“Loss of a chance” is a hot topic in professional negligence at present. Recent disputes over the doctrine have included the debate over whether a Claimant has to prove that he could honestly have brought his “lost” claim on the balance of probabilities or whether his honesty merely falls to be considered when deciding whether his case has real and substantial prospects of success. In February, the Supreme Court decided that the Claimant had to prove his honesty on the balance of probabilities.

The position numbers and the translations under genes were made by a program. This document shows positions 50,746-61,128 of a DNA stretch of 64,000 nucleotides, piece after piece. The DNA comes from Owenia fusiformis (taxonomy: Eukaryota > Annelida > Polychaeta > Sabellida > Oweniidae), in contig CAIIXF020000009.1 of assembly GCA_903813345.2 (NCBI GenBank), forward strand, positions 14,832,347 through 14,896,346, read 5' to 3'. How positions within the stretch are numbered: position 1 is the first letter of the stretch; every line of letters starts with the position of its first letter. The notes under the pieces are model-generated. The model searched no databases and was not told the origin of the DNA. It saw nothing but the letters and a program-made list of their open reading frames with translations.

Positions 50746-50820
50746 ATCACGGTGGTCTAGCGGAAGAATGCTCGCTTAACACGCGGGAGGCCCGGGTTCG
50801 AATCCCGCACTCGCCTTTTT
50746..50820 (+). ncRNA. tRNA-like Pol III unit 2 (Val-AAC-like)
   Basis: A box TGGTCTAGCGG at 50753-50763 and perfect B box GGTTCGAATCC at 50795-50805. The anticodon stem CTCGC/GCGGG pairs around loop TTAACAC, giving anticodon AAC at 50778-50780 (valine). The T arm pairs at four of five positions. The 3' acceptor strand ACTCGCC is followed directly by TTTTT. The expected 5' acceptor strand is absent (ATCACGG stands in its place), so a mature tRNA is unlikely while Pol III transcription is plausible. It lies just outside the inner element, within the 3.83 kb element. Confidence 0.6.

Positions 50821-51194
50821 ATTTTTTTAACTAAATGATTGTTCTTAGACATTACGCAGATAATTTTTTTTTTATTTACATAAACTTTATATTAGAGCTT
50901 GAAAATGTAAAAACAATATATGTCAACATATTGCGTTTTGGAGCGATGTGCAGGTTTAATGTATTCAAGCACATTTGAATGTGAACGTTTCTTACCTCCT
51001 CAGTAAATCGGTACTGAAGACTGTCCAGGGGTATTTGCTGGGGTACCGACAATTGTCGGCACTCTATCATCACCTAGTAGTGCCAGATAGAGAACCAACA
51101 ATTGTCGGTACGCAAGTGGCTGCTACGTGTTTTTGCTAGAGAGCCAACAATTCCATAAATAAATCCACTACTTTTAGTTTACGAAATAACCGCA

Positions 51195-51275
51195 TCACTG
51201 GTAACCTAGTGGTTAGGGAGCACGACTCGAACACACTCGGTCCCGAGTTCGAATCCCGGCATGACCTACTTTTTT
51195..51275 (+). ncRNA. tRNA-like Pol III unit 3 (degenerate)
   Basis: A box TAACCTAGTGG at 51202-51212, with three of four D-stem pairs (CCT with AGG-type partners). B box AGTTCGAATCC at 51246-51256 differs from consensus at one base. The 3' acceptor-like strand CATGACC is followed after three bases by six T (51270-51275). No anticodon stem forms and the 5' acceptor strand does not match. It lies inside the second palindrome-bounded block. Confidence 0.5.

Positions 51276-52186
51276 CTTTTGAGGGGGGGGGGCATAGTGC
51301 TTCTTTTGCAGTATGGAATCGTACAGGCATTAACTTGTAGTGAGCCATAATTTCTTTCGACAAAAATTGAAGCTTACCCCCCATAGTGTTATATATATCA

Last week’s judgment in Brearley & Ors v Higgs  3 WLUK 463 considers an allied but opposite point: what does a Defendant have to prove about a Claimant’s dishonesty or misconduct? In particular, does a Defendant to professional negligence proceedings who wishes to rely on a third party’s allegations of wrongdoing against a Claimant have to positively asserts the truth of the those matters alleged by the third party? In Brearley the Claimants applied to strike out parts of a defence based on allegations made by the Claimant’s former employers. The application was refused by the Master and then defeated on appeal. The case shows that a defendant does not have to positively assert the truth of matters emanating from a third party in order to pray them in aid.